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Spam-support site leaves 800 million email addresses – and more – out in the open

A huge treasure chest of email addresses and other personal data has been discovered sitting online, unprotected, and unencrypted by a security researcher.

The good news is that the list has since been removed. The bad news is that the list also contained an array of other private information such as emails with phone numbers, emails with business contacts, and credit ratings. Even worse news is that the source of this information was a suspect “email authentication” outfit that helped build and verify the email lists used to fill your inbox with various spam offerings.

This trove of data was discovered by Bob Diachenko, data breach analyst at SecurityDiscovery.  The database contained four separate collections of data, topping off at 808,539,939 different records. “I was shocked at the massive number of emails that were publicly accessible for anyone with an internet connection,” he explained on his blog.

After uncovering the list, he worked with Troy Hunter, another notable data breach hunter, to double check that this was indeed a new list, find out more about where the list came from and its intended purpose. They discovered that the list came from a company called which provided “Enterprise Email Validation.”

Smells like spam to me

Email validation has both its light and dark side. On the more legal side, companies want to verify that the lists of email addresses they are building are, in fact, made up of functional email addresses. And, if they text out these lists themselves, they run the real risk of being blacklisted as spammers.’s market niche was to take over that testing task, sending out emails to confirm that the addresses were functioning, then building a verified good list and a not-so-good list of bounced addresses for additional testing.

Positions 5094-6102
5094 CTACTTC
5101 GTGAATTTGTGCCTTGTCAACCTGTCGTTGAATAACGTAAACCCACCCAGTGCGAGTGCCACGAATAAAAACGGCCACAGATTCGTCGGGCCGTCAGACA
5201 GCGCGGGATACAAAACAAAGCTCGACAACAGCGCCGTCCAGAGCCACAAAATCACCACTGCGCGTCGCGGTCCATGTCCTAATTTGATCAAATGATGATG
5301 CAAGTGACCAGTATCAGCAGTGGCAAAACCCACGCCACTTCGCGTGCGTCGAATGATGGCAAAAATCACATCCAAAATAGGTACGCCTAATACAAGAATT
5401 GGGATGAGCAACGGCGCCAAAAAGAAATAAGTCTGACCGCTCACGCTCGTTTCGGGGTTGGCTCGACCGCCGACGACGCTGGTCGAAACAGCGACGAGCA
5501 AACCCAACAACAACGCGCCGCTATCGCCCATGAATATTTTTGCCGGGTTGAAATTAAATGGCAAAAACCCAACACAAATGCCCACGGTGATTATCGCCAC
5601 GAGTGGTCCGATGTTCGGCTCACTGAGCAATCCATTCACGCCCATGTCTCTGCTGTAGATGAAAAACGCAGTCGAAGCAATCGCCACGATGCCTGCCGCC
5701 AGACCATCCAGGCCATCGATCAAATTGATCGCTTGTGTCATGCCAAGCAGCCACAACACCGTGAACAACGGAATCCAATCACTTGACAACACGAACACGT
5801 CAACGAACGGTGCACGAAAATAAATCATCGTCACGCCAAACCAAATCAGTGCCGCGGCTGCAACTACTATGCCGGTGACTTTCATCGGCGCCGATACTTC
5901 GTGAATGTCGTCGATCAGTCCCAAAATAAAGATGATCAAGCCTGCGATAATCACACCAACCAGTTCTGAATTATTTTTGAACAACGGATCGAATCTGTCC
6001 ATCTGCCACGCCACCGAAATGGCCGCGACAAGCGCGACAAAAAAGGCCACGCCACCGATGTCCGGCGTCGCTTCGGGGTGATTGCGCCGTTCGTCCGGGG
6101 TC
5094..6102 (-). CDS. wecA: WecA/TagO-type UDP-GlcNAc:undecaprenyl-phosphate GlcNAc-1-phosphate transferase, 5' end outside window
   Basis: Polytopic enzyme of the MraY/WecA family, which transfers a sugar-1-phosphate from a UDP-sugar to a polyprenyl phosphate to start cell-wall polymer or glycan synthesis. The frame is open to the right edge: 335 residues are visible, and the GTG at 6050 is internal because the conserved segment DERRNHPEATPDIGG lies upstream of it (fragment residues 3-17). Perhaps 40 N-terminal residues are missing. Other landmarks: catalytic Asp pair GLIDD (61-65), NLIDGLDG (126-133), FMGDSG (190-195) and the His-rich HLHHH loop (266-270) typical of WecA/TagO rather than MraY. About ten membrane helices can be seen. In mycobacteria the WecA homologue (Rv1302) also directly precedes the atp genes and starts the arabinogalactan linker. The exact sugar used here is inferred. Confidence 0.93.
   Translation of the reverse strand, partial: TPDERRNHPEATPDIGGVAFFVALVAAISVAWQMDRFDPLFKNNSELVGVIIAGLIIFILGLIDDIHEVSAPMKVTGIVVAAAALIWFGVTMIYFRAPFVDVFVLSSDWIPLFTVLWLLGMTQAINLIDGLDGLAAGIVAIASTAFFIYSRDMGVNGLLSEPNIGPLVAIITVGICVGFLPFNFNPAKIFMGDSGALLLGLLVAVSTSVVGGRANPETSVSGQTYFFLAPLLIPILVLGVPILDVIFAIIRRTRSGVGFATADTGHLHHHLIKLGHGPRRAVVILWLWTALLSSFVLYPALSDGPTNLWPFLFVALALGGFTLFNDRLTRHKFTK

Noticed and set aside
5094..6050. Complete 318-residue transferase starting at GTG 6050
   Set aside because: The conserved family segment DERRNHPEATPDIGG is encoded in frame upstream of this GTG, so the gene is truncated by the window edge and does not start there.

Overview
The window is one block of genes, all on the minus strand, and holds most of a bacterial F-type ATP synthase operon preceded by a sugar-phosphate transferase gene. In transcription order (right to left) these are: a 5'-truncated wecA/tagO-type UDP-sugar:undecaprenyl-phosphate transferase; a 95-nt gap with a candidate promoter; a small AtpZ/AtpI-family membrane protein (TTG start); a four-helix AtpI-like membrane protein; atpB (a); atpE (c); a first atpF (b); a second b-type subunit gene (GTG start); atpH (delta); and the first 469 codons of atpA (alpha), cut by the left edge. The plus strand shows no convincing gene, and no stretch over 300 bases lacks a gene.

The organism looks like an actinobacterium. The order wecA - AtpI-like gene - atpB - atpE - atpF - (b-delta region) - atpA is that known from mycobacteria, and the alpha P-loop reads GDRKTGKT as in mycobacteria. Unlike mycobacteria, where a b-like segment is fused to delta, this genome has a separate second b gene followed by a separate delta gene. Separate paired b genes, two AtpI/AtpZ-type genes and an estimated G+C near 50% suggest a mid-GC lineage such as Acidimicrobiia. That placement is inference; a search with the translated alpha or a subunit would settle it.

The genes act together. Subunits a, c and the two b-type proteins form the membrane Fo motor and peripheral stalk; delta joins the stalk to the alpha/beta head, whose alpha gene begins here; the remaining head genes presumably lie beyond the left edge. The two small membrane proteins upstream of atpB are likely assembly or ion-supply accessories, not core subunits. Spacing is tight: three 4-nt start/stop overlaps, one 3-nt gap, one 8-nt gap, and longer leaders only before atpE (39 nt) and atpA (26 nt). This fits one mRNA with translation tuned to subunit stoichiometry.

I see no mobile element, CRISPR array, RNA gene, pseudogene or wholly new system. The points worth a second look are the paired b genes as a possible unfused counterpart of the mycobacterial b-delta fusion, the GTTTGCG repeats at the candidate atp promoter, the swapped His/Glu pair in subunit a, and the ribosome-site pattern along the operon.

On the dark side, Diachenko pointed out that would also be a perfect service for hackers to use for pitch-perfect finetuning of their lists ahead of a spearphishing attack.

You gave your OK for this email address, right?

Since has since gone dark and pulled the plug on their website, it’s not exactly clear where this data originally came from: Did it come from legit clients, were they scraping out the data to make their own composite email lists, or even if those hundreds of millions of individuals with personal data in the lists gave their personal OK – or even their GDPR approval — to this information being processed.

Where are you in the data food chain?

Unlike many of the monster data breaches at Target or Marriott, was not the firm directly collecting data from people. They were at least one step removed from the initial data collection – maybe more. But, they still had lots of private information – which says quite a bit about the current state of data insecurity that we live in.

So what can you do now?

  1. Two-factor is better than one – Use two-factor authentication wherever possible to make your accounts more protected against hacking.
  2. Transition to the secure. Make the reasonable assumption that your account details have already leaked somewhere in the data chain and start the transition to more secure passwords with a password manager.
  3. Stay informed. Get alerts and news about breaches impacting your accounts with the premium Avira Password Pro.
As a PR Consultant and journalist, Frink has covered IT security issues for a number of security software firms, as well as provided reviews and insight on the beer and automotive industries (but usually not at the same time). Otherwise, he’s known for making a great bowl of popcorn and extraordinary messes in a kitchen.